Strict mortgage lending criteria means Japanese Knotweed is likely to be under control by 2040, research by environmental consultant Environet UK found.
Currently around 4.5% of properties re sold per year, meaning the sellers affected by knotweed will be forced to deal with the problem.
Based on this rate of changing hands the majority of UK housing stock is set to have been sold within 22 years, meaning knotweed infestations should largely be dealt with by 2040.
Nic Seal, managing director of Environet, said: “The problem of Japanese knotweed has only been confronted by lenders in the last decade, meaning that firms are currently still dealing with a huge backlog of affected properties.
“However, the normal churn of around 4.5% of UK properties coming to market every year, means that by 2040, the vast majority of UK housing stock will have been sold at least once and any knotweed infestations should have been tackled.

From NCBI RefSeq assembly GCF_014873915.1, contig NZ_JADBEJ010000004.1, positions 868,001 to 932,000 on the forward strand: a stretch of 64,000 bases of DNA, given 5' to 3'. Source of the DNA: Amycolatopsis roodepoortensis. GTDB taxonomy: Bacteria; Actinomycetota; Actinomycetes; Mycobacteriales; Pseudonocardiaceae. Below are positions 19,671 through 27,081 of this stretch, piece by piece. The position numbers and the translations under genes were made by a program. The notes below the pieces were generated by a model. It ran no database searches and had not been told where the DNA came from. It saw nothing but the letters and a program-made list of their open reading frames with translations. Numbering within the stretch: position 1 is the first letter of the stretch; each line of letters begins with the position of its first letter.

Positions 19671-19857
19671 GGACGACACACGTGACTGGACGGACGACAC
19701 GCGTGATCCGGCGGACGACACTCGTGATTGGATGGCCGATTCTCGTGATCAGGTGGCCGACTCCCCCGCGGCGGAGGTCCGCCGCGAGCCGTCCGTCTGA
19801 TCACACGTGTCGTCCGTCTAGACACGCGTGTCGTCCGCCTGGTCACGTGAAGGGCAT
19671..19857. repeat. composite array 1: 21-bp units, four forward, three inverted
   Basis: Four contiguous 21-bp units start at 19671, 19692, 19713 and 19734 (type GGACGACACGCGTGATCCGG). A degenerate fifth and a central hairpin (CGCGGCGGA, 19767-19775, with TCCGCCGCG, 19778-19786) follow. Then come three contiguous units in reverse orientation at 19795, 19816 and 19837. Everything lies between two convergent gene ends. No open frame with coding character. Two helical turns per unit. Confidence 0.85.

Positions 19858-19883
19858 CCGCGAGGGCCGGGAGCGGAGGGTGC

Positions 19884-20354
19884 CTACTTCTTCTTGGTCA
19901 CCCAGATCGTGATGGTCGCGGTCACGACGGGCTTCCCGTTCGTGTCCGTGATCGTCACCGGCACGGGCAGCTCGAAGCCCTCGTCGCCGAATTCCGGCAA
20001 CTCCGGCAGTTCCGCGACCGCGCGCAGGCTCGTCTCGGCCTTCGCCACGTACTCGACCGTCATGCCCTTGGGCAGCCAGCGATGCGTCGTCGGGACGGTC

“While new cases of knotweed will of course arise in that time, and knotweed will continue to encroach on our homes from public land, railways and road sides, the rapid spread of the weed across the UK will be under control by that point.”
Japanese knotweed costs UK homeowners and businesses around £166m every year in treatment costs and devaluation of property.
A Parliamentary Inquiry is currently underway by the Science and Technology Committee, to investigate the impact of the plant on the built environment and whether current mortgage lending decisions are based on sound scientific evidence.
Findings are set to be published early this year.